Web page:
Der Klassiker lives up to hype as Bayern beat Dortmund

Barrie White takes a more in-depth look at the impact of Bayern Munich’s comeback Der Klassiker win over Borussia Dortmund

Kieran Beckles
By Kieran Beckles

It actually lived up to the hype…

Some games do, some games don’t.

The Manchester derby, played less than 24 hours later than Der Klassiker, was a poor spectacle of football, whereas El Clasico was so quick people were catching the action as it was coming back from an attack they missed.

The win for Bayern on Saturday night was definitely in the latter category as Robert Lewandowski and Arjen Robben broke Borussia Dortmund hearts.

Both sets of fans were loud and proud as their teams went toe-to-toe, meaning Dortmund’s following could probably be a lot more, due to their side’s current plight.

Jurgen Klopp’s men were fearless going forward, while Roman Weidenfeller – a poor imitation of himself since the World Cup – remembered why he’s considered the second-best keeper in Germany.

He gave Dortmund a base on which to attack, and their approach was rewarded by a fine and rare headed goal from Marco Reus from Pierre-Emerick Aubameyang’s pinpoint beauty of a cross.

Mats Hummels failed to reappear for the second half and, alas, everyone could see the script playing out.

His replacement Neven Subotic – himself still finding his feet after long-term injury – was responsible for both goals as Lewandowski lost him to rattle home from 18 yards.

Subotic then brought down sub Franck Ribery for Robben’s penalty, which won the game and kept Bayern’s lead at the top to four points.

Defeat in Munich, in isolation, is nothing to be ashamed of for Dortmund – you’re talking one of the best club sides of the last 30 years.

But it was the worst time possible to suffer it. Klopp’s men are in the bottom two and while they will not be relegated, the stigma of being there in November will be hard to shake.

There were positives. Shinji Kagawa had his best game until injury seemed to force him off, while Reus and Aubameyang harried and pushed, always looking dangerous.

Much was made in the English media that Reus shrugged off and/or fell out with Lewandowski or, for the current narrative, he was being tapped up.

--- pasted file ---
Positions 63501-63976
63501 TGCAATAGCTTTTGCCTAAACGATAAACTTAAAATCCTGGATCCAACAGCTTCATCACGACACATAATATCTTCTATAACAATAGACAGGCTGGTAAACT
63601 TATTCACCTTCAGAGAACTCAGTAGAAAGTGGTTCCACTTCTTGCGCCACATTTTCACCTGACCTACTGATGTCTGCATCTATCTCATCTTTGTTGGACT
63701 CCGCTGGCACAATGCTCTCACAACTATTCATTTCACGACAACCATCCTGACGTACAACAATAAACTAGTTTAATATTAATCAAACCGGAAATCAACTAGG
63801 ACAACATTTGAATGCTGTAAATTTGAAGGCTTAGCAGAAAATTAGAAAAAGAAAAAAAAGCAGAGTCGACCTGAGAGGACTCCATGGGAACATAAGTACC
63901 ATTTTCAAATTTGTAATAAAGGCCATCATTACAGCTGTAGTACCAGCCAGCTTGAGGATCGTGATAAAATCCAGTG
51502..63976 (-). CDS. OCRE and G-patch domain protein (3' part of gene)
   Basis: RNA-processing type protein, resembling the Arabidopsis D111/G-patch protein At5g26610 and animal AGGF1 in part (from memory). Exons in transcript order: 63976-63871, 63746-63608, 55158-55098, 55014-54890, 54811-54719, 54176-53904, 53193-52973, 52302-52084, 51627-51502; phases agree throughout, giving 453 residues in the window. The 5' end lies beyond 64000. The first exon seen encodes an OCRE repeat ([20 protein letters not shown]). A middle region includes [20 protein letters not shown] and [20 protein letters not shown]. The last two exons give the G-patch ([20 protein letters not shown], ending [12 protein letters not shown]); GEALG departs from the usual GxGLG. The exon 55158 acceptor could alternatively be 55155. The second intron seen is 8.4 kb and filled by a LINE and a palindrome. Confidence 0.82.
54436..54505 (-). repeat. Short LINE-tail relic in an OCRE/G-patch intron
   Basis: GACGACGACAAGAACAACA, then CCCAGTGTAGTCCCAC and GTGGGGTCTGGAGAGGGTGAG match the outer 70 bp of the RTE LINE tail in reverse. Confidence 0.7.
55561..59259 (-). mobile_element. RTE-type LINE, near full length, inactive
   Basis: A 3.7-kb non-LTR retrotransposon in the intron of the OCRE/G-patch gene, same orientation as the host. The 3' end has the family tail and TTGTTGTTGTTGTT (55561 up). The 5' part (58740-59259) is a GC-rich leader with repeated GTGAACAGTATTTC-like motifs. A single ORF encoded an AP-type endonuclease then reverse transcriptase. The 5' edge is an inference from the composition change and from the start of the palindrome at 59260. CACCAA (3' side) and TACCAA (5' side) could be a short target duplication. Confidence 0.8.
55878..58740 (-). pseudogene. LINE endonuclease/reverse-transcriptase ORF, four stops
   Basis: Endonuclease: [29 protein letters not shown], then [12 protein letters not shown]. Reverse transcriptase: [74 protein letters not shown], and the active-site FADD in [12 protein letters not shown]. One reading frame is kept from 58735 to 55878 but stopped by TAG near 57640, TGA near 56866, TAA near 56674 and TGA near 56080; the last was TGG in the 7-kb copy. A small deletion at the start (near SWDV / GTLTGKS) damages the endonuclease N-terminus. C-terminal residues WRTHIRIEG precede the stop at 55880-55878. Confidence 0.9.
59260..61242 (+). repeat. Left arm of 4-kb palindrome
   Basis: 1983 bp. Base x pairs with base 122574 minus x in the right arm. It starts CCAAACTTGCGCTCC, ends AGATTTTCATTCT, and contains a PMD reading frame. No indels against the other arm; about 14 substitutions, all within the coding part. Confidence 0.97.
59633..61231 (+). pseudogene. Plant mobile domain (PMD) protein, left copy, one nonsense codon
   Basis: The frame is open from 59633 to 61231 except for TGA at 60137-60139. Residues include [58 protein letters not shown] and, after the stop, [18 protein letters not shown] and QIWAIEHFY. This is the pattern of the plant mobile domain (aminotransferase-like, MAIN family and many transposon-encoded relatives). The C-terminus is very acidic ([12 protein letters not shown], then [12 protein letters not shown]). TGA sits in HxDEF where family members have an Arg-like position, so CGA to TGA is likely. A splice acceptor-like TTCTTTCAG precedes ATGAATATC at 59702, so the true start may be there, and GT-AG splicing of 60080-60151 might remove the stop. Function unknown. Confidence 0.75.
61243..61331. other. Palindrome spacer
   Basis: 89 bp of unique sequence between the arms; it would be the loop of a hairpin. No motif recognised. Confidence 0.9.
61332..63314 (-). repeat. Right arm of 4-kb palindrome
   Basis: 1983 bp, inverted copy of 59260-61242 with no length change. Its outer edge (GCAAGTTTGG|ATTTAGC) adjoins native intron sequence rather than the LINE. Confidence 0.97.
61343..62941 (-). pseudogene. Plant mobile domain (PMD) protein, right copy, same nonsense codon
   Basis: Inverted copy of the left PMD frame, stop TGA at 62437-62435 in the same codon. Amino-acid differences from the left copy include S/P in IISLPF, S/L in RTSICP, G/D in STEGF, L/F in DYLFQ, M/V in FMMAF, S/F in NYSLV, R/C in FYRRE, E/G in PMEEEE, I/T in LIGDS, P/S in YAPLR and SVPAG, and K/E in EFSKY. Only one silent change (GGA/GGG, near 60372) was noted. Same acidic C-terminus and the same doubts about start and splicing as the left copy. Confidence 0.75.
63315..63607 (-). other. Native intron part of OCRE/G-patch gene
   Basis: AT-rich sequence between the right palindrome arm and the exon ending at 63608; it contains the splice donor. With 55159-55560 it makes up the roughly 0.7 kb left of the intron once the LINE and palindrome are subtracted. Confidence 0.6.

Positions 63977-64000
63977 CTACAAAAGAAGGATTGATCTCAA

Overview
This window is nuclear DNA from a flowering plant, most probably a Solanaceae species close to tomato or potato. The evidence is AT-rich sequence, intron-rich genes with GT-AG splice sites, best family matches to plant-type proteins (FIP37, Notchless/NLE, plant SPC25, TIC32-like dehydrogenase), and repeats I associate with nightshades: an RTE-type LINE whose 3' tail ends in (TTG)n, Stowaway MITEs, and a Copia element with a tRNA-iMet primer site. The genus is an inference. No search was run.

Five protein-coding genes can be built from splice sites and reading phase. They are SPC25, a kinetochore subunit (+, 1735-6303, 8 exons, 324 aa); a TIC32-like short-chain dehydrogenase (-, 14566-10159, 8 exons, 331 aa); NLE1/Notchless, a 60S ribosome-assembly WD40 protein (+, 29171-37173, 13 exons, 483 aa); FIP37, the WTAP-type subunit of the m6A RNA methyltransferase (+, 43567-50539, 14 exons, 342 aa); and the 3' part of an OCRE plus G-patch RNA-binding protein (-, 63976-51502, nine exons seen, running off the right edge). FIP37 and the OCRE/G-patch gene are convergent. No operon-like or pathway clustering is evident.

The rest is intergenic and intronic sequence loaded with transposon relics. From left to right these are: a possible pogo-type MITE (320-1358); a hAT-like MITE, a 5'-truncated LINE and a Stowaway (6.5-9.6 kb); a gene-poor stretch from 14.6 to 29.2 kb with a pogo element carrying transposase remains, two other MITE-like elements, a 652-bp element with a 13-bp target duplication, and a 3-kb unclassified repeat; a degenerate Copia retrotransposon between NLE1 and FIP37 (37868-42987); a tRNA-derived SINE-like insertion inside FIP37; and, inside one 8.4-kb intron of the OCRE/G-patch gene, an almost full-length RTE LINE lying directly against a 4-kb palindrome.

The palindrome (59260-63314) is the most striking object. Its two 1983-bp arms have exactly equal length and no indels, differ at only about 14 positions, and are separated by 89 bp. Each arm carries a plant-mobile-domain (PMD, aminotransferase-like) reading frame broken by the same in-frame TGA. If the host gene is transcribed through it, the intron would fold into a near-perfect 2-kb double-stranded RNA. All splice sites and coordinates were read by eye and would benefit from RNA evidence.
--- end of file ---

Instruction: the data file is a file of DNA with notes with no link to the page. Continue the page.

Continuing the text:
More likely, Reus knows the situation and wanted to show BVB fans he was devastated by the defeat, and laughing or chatting to his former teammate would only serve him ill.

The much-wanted attacker is more likely to leave in the summer than not, especially if bids north of 40 million euros arrive.

But the best bet is still he will arrive in the Premier League and not join the flock in Munich.

Klopp has a short time to lift his players again as they face Champions League on Tuesday, and he can point to their form in that for more positives.

But he needs a Bundesliga win, desperately, and defeat at high-flying Gladbach on Sunday will make it six straight in the league.

Worrying times.

Bayern, meanwhile, showed their mettle in fighting back, and Pep Guardiola’s men are prepared to do the dirty work.

Manuel Neuer was finally beaten for the first time since matchday two, which is mightily impressive, and they turn their own attentions towards giving Roma another spanking on Wednesday.

Elsewhere, Wolfsburg went second with a stunning win away at Stuttgart, who have conceded eight goals in two games, yet have managed to win one of them.

Gladbach’s unbeaten run in all competitions stretched to 17 after they ended Hoffenheim’s own run.

Hamburg were deserved winners against Leverkusen as Rafael van der Vaart’s penalty settled an angry game.

Werder Bremen and Freiburg both piled pressure on Dortmund, grabbing their first wins at Mainz and Cologne respectively.

Results: Schalke 1-0 Augsburg, Hamburg 1-0 Bayer Leverkusen, Mainz 1-2 Werder Bremen, Hannover 96 1-0 Eintracht Frankfurt, Stuttgart 0-4 Wolfsburg, Bayern Munich 2-1 Borussia Dortmund, Borussia Monchengladbach 3-1 Hoffenheim, Cologne 0-1 Freiburg, Paderborn 3-1 Hertha Berlin

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